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Unlocking the power of cognitive psychology: 5 theories to enhance the quality of your user experience
2 min read
From a design perspective, brilliant UX is achieved by putting the user’s enjoyment in the forefront of all we do. Ease of use, smooth navigation and genuine engagement are just a few key components in providing the user with a genuinely rewarding experience. This requires us to truly understand and even predict the wants, needs and behaviours of the user. No easy feat in anyone’s language.
Applying well known psychology theories to UX has proven to bring about better design and more rewarding user interaction. And what better way to implement these theories than having a Psychologist as part of the UX design team. While the choice of theories can vary, there are five hallmark theories that underpin successful UX design.
In the oversaturated digital world it can be hard to keep your audiences glued. That’s because according to the Retention Theory a person can only stay focused for an estimated time frame.
It makes sense therefore to not overload the user with information but rather ensure elements such as copy, functionality and navigation are kept concise and easy to follow. Design layout and ‘flow’ should also be kept ‘retention-friendly’ as a messy or distracting design can interfere with the user’s limited retention.
The Serial-Position Effect.
Imagine a series of 7 items in a row and ask a person to glance at them and then recall them in order without looking. Hard task for most of us. the Serial-Position Effect suggests that we are more likely to remember the first and last items, over the middle ones. This theory can influence the way you layout design items in a preferential order. In terms of items on a shopping site, better-selling items would best be placed in the first and last spots in a sequential order, leaving the poorer selling ones in the middle.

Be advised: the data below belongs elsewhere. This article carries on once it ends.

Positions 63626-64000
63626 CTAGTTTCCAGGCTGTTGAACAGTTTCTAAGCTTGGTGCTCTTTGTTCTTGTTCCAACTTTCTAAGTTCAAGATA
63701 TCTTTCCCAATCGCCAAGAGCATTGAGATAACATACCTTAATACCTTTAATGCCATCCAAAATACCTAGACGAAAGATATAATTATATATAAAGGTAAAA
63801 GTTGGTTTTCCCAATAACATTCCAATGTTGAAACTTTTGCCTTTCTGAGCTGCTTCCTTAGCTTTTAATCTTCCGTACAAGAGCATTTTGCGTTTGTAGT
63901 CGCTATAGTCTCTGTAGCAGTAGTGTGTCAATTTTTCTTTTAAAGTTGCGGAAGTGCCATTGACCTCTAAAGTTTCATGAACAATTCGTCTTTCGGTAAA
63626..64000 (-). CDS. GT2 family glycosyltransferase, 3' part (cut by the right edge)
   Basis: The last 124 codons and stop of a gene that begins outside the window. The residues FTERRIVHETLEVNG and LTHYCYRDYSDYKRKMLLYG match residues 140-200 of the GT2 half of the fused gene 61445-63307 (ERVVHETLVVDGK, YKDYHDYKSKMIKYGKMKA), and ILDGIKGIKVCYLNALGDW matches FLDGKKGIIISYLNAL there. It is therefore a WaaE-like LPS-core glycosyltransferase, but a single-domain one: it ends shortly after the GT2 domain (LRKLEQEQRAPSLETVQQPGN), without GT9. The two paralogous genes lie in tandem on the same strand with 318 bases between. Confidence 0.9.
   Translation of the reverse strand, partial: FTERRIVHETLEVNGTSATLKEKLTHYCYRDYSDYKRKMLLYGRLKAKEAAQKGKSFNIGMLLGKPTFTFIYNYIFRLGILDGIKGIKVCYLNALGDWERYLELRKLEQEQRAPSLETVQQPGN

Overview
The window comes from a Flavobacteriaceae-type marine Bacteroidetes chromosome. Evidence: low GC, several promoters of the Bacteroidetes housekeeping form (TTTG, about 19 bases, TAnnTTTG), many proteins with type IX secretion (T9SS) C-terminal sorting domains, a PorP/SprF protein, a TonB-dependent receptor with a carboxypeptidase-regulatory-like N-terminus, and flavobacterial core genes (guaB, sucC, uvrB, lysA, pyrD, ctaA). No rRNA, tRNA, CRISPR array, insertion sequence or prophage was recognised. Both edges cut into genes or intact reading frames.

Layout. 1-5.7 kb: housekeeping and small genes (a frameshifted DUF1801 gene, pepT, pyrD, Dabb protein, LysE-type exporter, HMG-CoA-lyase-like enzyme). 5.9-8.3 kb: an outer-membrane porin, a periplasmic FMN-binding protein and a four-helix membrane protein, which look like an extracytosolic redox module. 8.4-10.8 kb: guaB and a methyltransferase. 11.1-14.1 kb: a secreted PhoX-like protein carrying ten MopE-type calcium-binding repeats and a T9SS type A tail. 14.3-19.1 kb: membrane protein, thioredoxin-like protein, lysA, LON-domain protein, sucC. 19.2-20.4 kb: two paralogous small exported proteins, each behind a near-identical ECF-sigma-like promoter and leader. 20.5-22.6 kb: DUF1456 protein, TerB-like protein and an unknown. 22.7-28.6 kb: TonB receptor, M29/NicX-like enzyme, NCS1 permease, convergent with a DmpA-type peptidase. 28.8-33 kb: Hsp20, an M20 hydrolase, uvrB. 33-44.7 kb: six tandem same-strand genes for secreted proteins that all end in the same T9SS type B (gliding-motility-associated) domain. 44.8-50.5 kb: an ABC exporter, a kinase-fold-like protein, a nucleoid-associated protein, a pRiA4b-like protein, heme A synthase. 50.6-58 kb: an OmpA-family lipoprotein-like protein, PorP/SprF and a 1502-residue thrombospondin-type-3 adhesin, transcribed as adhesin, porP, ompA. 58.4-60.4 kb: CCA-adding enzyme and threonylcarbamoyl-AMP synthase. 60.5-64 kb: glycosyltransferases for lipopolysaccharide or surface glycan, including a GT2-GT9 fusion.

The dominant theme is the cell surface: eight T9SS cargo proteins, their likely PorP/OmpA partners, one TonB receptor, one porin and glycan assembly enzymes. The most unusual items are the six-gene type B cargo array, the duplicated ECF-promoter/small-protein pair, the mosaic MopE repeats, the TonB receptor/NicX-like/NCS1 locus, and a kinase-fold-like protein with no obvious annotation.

Ever been bamboozled by too much choice? Like when a waiter rattles off the specials of the day or looking at the flight schedule screen at an airport. That overwhelming feeling is Hick’s Law at work. As humans, we like our information delivered in bite size portions, so keep this in mind when offering choice within your UX design. This doesn’t necessarily mean culling the number of items you wish to showcase. Simply plant hem across a series of pages rather than have all of them appear in the one place.
The Schema Theory
Good UX relies heavily on clear categorisation, especially when it comes to products and items. The Schema Theory is based on categorising different elements in a clear and concise manner so that we feel a sense of order and a better understanding of what we’re looking at. Categories and subcategories allow us to deliver information in ways that users find easy to digest leading to a more rewarding user experience.
The Chameleon Effect
The Chameleon Effect is aptly named as it describes our tendency to mimic the behaviors we see before us. If we land on a site that is messy, cluttered or aesthetically unpleasing, we can mimic what we see by emoting negative feelings. When applied to UX design, this theory can result in a smooth transition between the stages of the user experience and encourage them to move forward in the user journey.
The connection between design and cognitive behaviour couldn’t be overstated. When interacting with the digital world our decision making process is in full swing. The application of theories such as the ones we have looked at can remove stumbling blocks and obstacles that can act as distractions from the enjoyment of the user we’re designing for.